Dunsfold 'Wings & Wheels' Report

Sunday 29th August - Monday 30th August 2010

Still only a young event on the calendar, Dunsfold's annual 'Wings and Wheels' event has been gathering momentum since its 2005 inception and this year the show made the step-up to a two-day format over the August Bank Holiday weekend. It's a brave move for any outdoor event to put faith in the notorious British Bank Holiday weather, but on the Monday at least, the conditions were favourable. Fast cars and faster aeroplanes were the order of the day, with the show paying tribute to the airfield's connections to both forms of transport.

Daniel Butcher re-visited the show two years on from his first taste. Ian Haffenden and Will Smith provide additional photos.

Gates Gates opened at 9am, and in years past traffic has been an issue getting both in and out of the venue, so it was reassuring on arrival to find the traffic flowing freely; perhaps down to a revised entry system since my last visit, that sees everyone parked up before they buy their tickets, which were priced at a very reasonable £20 on the day. It was a new concept to me and one that worked a treat. An idea some other shows could learn from to keep things moving on the roads perhaps.

Static aircraft displays were minimal, with just a couple of aircraft representing the RAF parked on the ramp and the resident Douglas C-47, Sea Harrier and Sea Hawk positioned in amongst the stalls and attractions. Cars and Bikes are really the focus of the ground displays, with various car clubs exhibiting, live motoring displays from the likes of Mercedes Benz World from nearby Brooklands and a variety of Military Vehicles.

It's the action that takes place on the runway that is the heart of the event though. The cars and the aircraft displays each take centre stage in alternating segments, to break the show up and keep it interesting. It's a novel take too; many airshows have classic car parades, but Dunsfold take it one step further with high speed runs from all manner of cars and bikes from the road and race track taking turns to pound up and down the line. It's a nice idea, and there were certainly some interesting cars taking part, particularly Nelson Piquet's Grand Prix winning Benetton from the 1990 Formula One season, but the effect is a little bit wasted for the majority of the demonstrations; the distance to the runway for the airshow regulations makes motorcars a fairly distant sight in comparison to the aircraft. As a result, the sounds and in particular the speed, become lost from that range and the whole segment is a little short on drama.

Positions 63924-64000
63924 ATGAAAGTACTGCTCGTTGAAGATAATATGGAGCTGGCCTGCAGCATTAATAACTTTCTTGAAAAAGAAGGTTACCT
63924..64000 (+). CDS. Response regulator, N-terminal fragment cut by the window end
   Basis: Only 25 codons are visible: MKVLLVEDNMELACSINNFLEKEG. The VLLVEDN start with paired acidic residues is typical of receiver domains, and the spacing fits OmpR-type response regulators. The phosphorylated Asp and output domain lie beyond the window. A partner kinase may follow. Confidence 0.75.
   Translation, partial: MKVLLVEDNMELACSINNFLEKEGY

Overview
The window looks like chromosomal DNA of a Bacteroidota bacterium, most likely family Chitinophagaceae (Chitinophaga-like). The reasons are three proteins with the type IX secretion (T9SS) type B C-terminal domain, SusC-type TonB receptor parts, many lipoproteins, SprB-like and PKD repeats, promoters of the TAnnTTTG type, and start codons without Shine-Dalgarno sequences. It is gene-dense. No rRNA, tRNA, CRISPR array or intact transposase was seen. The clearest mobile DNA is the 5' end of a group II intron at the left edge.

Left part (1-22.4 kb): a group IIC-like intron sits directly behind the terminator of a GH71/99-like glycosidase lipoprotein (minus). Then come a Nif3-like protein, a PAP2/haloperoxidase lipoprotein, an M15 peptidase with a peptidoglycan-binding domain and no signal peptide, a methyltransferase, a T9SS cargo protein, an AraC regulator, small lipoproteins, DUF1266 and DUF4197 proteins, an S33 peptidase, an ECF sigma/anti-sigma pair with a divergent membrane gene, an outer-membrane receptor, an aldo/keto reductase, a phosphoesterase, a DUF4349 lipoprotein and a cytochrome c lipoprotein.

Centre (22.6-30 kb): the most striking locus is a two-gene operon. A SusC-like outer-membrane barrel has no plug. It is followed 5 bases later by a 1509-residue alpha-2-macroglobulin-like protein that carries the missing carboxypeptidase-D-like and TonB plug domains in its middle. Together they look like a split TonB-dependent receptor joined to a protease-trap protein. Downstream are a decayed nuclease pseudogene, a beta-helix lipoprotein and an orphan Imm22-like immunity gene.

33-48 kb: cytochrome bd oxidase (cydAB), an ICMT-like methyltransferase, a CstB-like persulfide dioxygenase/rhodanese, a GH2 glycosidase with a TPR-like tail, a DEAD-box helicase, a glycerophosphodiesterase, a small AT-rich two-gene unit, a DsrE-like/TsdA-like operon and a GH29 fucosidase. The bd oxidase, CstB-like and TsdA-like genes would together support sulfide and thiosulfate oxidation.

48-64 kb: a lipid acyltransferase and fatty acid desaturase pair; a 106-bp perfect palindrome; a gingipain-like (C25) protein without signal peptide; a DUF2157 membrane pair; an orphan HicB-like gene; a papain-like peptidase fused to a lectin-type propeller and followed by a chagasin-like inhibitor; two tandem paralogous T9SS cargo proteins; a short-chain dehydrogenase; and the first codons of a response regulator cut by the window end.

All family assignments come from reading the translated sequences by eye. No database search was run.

The addition of the Mercedes Benz World's "Silver Arrows" display team, executing donuts and 'formation driving', was a little more exciting, but still too far away to be captivating and the second, hour long segment featured most of the cars we'd already seen earlier in the day. It soon gets repetitive and was treated by many as an opportunity for some lunch, before the flying resumed. Perhaps pitting some cars against aircraft in races along the runway would be a good way to increase the volume and inject a bit more life into this segment while still covering both bases. The Benetton was a highlight though, and some modern F1 machinery in one of the wild street demonstrations that are often seen touring the globe would be a terrific addition and would certainly grab people's attention!

The flying display was much the better half of the show, and featured a nice mix of types, highlights amongst which were many with a Dunsfold connection. Jonathon Whaley and Peter Teichman took up their pair of Hawker products for a formation tribute to the former home of the Hawker Aircraft Company, with the Hunter F58 and Hurricane IIb respectively making a couple of passes before each went into their own, excellent, solo routines. The Royal Navy Historic Flight provided another Hawker aircraft, with a well flown outing for the Sea Hawk.